Generational prejudice in the workplace
I was to meet with a new digital analyst to help with some online product pricing. I am in my mid-50’s, wearing ‘standard’ business attire and I use a leather-bound compendium and a fountain pen. He was in his twenties, wearing non-gender specific clothing, cap and a laptop. After fairly cool pleasantries I opened up the compendium and pen and wanted to start the meeting. He said:
“I haven’t seen anyone use that sort of stuff for a very long time…”
I don’t know if he was deliberately being ageist or whether it was just a passing comment, but ever since, I have always thought twice about using the compendium. Am I a dinosaur that puts off young people with an expensive pen?
We didn’t stick around for long either
Similarly, it is commonplace for us older generations (Gen X and Baby Boomers) to whine about “youngsters” and “newbies” who don’t stick around and who are constantly job-hopping. However, research shows that the percentage frequency of people changing jobs has not changed at all from Boomers to Millennials. We just have a rosy (and incorrect) view that things were better in the ‘old days’.
Age discrimination breeds anger and a lack of trust and will negatively affect individual and team performance. The World Health Organisation states that age stereotyping, prejudice and overall discrimination can lead to significant mental and physical health issues in the workplace. Yet why do so many organisations that have diversity and equity programs overlook age in their strategies?
It all starts with us acknowledging, adjusting and even removing our assumptions and stereotypes. We are all guilty, either consciously or sub-consciously, of condemning different generations to those of our own. The young are judged as “inexperienced and has a lot to learn” and someone who is older has “been around too long and stuck in their ways”. We tend to graduate to our own generations in the lunchroom or the bars, exacerbating the problem.
We need to respect that people of all ages can add value and avoid our instant judgement. Look at some of the gains that Millennials have brought us. Sure, some of us are a bit sick of the foosball table, but thankfully the days of sitting in closed door offices are long gone. Thanks to Millennials, we now have organisations that have to put effort into what their purpose is in the world – how it is contributing to a better society – over and above shareholder returns.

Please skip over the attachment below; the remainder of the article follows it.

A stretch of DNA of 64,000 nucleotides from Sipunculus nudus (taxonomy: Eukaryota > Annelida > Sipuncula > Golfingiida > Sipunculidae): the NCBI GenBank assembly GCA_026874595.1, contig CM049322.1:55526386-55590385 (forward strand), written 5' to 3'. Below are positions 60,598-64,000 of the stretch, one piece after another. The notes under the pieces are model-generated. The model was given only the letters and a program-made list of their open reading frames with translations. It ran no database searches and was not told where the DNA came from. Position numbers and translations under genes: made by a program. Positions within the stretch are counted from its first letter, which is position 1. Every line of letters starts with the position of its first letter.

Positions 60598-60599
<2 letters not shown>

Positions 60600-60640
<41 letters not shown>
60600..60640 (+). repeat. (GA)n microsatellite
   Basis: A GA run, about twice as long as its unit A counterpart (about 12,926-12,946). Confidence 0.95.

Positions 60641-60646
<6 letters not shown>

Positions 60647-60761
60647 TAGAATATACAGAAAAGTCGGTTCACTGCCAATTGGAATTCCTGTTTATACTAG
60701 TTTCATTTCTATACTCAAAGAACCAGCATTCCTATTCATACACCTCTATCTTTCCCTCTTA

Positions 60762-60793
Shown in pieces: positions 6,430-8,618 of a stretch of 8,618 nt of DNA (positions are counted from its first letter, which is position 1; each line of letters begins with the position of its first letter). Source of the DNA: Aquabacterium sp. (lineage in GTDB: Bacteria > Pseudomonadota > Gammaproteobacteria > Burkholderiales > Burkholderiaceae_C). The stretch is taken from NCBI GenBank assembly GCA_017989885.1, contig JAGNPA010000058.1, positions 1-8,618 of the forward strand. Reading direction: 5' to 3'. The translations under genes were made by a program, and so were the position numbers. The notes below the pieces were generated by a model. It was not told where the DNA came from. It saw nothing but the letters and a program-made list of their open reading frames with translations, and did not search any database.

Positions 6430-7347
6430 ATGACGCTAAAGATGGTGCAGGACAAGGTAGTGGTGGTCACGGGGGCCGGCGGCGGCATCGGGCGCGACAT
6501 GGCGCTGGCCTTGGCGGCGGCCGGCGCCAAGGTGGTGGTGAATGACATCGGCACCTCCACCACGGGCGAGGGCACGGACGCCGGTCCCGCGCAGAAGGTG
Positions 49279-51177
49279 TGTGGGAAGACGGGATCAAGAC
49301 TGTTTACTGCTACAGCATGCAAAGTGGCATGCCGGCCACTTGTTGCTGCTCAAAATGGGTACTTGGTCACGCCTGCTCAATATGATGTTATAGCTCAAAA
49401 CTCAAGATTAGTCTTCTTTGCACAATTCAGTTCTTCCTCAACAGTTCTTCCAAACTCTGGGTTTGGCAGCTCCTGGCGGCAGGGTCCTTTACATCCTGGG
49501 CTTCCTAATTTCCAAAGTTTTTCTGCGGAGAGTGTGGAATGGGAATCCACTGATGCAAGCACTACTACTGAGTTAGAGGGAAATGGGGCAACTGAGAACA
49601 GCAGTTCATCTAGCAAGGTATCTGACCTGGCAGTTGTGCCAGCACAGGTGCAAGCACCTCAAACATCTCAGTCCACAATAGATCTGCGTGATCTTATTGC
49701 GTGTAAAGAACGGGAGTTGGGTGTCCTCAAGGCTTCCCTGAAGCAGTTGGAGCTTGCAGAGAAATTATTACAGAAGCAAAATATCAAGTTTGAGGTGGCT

Embracing generational differences and learning from each other are important messages for organisations to improve their productivity. Work teams should have a mix of generations so that all people can get used to working with people of different ages, rather than just sticking to their own age group. And it should not be that the older person is always the manager or leader, just because they have more experience.
Fat Fingers? Find a mentor!
It is a false assumption that the young should always learn from the old. There is much that the younger generations can teach – important technology, social media and embracing social issues as examples. Some organisations now are putting in place “reverse” mentoring or “mutual” mentoring programs. This breaks down the traditional, stereotypical form of mentoring where the younger person is meant to gain enormous wisdom from the older person. The program allows for both participants to learn from and help each other.
Seasoned Professional? Pass the chili!
Recruitment is another place to look at ageist stereotypes. If your job ads include terms such as “seasoned” or “must be able to handle competing demands” you are reducing the pool of younger people that will apply (and women as well, but that is another matter). Similarly, if your web site or company images display totally open plan offices with ping pong tables and an open bar, you are deliberately disengaging older applicants.
If the pandemic has taught us anything, it is that very few organisations can afford to limit themselves to a narrow age group for talent. Hire people from all age groups and remove the assumptions that a person in their 60’s will be a drain on the organisation due to health issues, or a younger person won’t have the experience to lead a team. Do you really want an organisation full of forty somethings worried sick about mortgages and school fees? (yes, another stereotype…)
Long, Long time ago
Thirty years ago, when I was in my twenties, I had long hair, past my shoulder. I was running public training courses in new PC based software such as WordPerfect and Word. I received great feedback and I enjoyed it. When I went for my performance and salary review, I was told that I should receive a pay rise, but I would only get it if I cut my hair.
Maybe the world has changed a bit since then, but we still have our challenges. Let’s continue to improve generational acceptance and build our teams without stereotypes and learn from each other. It will improve our own outlook on life but also deliver better outcomes for our businesses.